In the spirit of the Christmas Season, I am dedicating this post to the hardworking and often overlooked woman from the North Pole:


Who feeds the reindeer all their hay?
Who wraps the gifts and packs the sleigh?
Who’s helping Santa every day?
Mrs. Santa Claus

Who keeps his red suit looking nice?
Who does he turn to for advice?
Who gives the brownies all their spice?
Mrs. Santa Claus

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I found this curious and amusing article about women in Ireland.  Enjoy!

Little Women’s Christmas

Ireland’s traditional “girls’ night out” is still observed by a few dedicated girlfriends

By Sheila Flitton

“Nollaig na mBan” or “Little Women’s Christmas” is an old custom that’s still celebrated by women all over Ireland. It goes back to the days when large families were the norm. Men never lifted a finger in the house to help, and were never expected to. If a man washed the dishes, he would be called an “auld woman” by other men. No full blooded Irish man was prepared to risk that!

But each year, after the Christmas holiday, tired women finally got a break – for one day, at least. On January 6th (the same day as the Epiphany), men would take over of the housework, offering women a chance to go out to relax with each other.

Never one to break with tradition, I returned to my hometown of Cork this year (from Dublin) to join my sisters and women friends to celebrate. As we sat overlooking the River Lee from Cork’s Metropole Hotel dining room, I thought, “We keep the tradition alive but, not in the same way our mothers did.”

Ladies On Guinness
During my childhood, I remember excited, shawled women hurrying to the local public house. On Little Women’s Christmas, they would inhabit this man’s domain without shame. Sitting in “the snug,” a small private room inside the front door, they would pool the few shillings they’d saved for the day. Then they would drink stout and dine on thick corned beef sandwiches provided by the publican. For the rest of the year, the only time respectable women would meet for a glass of stout would be during shopping hours, and then only because it was “good for iron in the blood.”

After an initial chat about the worries and cares of the old year, a pact would be made to leave them outside the door (something that was easier to do before the advent of cell phones). They’d be as free as the birds in the sky for the day – and well on into the evening. Late at night, with shawls dropped over their shoulders, words slurred and voices hoarse, they would always sing. In my memory, I still here them bellowing the unofficial Cork City anthem, The Banks of my own Lovely Lee:
“Where they sported and played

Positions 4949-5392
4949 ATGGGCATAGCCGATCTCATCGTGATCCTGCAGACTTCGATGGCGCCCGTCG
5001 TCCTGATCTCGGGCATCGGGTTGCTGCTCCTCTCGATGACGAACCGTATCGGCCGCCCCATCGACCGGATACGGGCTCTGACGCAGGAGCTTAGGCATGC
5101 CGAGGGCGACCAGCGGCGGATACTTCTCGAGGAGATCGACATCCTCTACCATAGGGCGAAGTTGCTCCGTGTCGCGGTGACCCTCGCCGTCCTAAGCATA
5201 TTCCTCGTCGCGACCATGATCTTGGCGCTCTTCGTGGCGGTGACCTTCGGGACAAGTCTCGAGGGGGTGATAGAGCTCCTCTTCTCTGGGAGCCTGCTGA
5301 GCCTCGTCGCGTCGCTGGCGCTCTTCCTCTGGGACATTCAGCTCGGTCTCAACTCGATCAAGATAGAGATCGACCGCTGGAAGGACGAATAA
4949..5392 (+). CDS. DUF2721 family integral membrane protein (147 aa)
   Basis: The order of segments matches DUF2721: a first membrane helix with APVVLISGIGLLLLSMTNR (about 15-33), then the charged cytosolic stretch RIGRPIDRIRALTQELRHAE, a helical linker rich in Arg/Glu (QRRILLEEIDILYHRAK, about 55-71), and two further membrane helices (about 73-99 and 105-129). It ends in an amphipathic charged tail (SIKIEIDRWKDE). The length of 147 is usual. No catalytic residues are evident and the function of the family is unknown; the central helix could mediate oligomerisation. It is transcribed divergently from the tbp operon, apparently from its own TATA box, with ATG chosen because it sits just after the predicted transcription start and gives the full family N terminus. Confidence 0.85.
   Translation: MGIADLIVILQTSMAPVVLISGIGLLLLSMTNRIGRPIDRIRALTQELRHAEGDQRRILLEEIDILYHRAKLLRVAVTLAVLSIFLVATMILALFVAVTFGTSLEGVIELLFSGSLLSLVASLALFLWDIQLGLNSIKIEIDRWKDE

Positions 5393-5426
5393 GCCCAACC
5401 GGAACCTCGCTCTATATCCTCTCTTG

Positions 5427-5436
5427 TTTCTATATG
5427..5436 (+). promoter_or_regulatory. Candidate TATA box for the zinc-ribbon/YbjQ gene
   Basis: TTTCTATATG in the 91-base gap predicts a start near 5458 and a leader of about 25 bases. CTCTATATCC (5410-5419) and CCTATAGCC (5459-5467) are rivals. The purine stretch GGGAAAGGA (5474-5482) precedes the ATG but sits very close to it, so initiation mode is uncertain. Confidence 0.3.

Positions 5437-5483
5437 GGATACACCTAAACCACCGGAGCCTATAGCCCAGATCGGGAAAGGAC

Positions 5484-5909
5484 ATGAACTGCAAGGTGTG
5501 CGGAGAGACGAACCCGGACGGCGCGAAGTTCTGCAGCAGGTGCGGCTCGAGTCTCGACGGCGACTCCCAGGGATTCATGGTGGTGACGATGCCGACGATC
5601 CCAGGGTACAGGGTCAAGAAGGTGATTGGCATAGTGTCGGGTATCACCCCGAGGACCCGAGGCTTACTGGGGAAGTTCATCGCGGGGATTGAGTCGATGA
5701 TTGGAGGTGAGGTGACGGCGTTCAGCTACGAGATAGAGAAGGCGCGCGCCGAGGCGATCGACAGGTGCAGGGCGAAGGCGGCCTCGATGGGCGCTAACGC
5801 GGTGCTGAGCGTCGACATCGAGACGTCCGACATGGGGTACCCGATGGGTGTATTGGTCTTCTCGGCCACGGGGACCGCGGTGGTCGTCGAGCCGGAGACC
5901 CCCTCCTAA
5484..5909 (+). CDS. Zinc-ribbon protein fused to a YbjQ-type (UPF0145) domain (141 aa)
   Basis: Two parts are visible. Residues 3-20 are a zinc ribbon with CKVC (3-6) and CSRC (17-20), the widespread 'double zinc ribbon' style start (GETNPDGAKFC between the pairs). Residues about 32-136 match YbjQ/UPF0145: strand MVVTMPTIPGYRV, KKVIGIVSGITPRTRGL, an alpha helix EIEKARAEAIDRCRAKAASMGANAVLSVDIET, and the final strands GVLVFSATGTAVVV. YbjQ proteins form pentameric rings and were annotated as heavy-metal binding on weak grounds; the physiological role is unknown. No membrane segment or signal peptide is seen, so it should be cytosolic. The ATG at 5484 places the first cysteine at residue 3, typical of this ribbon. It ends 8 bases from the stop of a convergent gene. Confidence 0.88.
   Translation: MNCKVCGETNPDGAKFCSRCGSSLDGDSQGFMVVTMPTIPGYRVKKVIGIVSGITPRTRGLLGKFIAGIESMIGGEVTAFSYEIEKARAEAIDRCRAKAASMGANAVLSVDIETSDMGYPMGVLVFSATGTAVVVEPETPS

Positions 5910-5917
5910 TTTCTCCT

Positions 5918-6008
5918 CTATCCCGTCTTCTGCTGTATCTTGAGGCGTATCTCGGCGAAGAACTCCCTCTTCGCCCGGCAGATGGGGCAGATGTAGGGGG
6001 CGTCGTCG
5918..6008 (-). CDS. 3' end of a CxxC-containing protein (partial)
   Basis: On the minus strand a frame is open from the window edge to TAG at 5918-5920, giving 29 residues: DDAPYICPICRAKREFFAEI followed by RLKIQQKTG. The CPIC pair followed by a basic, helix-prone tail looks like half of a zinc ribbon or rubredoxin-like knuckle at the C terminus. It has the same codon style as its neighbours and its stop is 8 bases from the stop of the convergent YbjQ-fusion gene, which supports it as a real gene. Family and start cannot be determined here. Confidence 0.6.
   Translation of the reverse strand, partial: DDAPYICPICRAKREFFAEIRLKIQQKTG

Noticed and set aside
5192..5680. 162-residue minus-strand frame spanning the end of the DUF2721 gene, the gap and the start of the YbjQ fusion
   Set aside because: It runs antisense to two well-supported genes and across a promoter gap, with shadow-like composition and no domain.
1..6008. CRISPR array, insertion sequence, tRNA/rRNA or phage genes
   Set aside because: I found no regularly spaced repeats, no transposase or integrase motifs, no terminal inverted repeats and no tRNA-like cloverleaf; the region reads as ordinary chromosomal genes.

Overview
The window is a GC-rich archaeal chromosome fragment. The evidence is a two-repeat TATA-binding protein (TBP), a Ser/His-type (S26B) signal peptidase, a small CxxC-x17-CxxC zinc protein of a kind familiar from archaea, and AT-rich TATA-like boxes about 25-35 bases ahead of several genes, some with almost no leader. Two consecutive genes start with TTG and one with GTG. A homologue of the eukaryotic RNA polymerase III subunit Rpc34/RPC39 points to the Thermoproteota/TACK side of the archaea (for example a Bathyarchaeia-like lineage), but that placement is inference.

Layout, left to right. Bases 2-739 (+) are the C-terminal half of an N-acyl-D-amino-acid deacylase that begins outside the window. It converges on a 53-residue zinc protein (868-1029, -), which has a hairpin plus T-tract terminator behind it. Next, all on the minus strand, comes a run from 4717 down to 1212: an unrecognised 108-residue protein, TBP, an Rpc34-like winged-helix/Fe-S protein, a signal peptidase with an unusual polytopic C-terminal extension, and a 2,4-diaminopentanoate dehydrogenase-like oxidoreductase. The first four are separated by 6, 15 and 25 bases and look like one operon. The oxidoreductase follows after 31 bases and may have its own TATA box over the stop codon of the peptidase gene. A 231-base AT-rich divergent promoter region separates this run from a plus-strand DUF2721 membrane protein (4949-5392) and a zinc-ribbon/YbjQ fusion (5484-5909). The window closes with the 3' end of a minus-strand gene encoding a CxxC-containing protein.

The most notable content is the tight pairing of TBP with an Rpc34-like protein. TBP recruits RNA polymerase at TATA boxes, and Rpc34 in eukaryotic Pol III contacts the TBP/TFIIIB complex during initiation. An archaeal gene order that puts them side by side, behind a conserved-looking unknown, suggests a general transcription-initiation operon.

‘neath the green leafy shade
on the banks of my own lovely Lee.”

Some say this tradition is dying. But I was surprised to see how many women of all ages upheld it this year. Like my own sisters and friends, most women no longer gather in the snug of a public house. Wine and lunch has replaced the bottle of stout and corned beef sandwiches. And of course, today’s new man, no stranger to the kitchen, is home trying his hand at cooking and spending quality time with the children (or so they say).. We can’t stop progress, but it’s a pleasure to see Little Women’s Christmas survive.

Sheila Flitton, an actress and playwright, has performed in theater, TV and film for 30 years. She has written three novels and toured the US in her own one-woman play. She was recently nominated for the Best Actress Award in the Irish Times/ E.S.B. Awards for her role in “The Beauty Queen of Leenane.”


I invite you to share a link to your story of an inspiring woman.


For thousands of years the holiday season was a time to celebrate women. I am sharing the rich history of our Christmas traditions so that we can appreciate that a women’s power is pervasive that it can still be found within the wreaths and boughs of today’s Christmas.

When Santa Was a Woman: 5 Christmas Histories You Want to Know:


1.     Kissing Under the Mistletoe

"A Christmas Kiss" by George Bernard O'Neill. Public Domain image.

“A Christmas Kiss” by George Bernard O’Neill. Public Domain image.

Kissing under the mistletoe can be traced back to the Norse goddess Frigg(a) whose son Baldr was killed by a mistletoe spear. When the gods brought Baldr back to life, Frigga declared that, from then on, people passing under mistletoe should kiss in celebration.

While few people today would credit Frigga with this tradition, “[t]he church seems to have known of the links to a pagan religion, because traditionally mistletoe is not included among the greenery that decorates churches at Christmas.” [2]

2.     Christmas Eve and Christmas Day

"The Christmas Tree" by Albert Chevallier Tayler. Public Domain image.

“The Christmas Tree” by Albert Chevallier Tayler. Public Domain image.

Once upon a time, Christmas Eve was known as “Mothers’ Night,” a festival held on the eve of Yule that celebrated The Mothers.